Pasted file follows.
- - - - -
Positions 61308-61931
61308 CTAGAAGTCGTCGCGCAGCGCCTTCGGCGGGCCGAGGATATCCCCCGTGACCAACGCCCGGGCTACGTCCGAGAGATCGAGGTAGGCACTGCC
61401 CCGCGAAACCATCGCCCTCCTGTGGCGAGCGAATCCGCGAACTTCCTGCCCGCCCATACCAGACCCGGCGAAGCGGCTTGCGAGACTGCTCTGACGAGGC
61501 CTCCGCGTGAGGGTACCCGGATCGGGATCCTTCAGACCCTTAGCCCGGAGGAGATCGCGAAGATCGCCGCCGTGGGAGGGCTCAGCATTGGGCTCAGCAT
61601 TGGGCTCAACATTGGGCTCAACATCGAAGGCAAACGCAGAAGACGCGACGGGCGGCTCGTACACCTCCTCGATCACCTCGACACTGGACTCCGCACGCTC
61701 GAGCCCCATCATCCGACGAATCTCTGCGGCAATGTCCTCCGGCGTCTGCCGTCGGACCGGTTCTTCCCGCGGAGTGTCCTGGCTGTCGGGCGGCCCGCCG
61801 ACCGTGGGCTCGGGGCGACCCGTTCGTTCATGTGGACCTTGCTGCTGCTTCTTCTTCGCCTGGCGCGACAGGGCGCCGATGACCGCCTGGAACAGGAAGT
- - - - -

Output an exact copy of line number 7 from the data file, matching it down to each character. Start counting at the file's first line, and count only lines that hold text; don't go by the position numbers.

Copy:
61801 ACCGTGGGCTCGGGGCGACCCGTTCGTTCATGTGGACCTTGCTGCTGCTTCTTCTTCGCCTGGCGCGACAGGGCGCCGATGACCGCCTGGAACAGGAAGT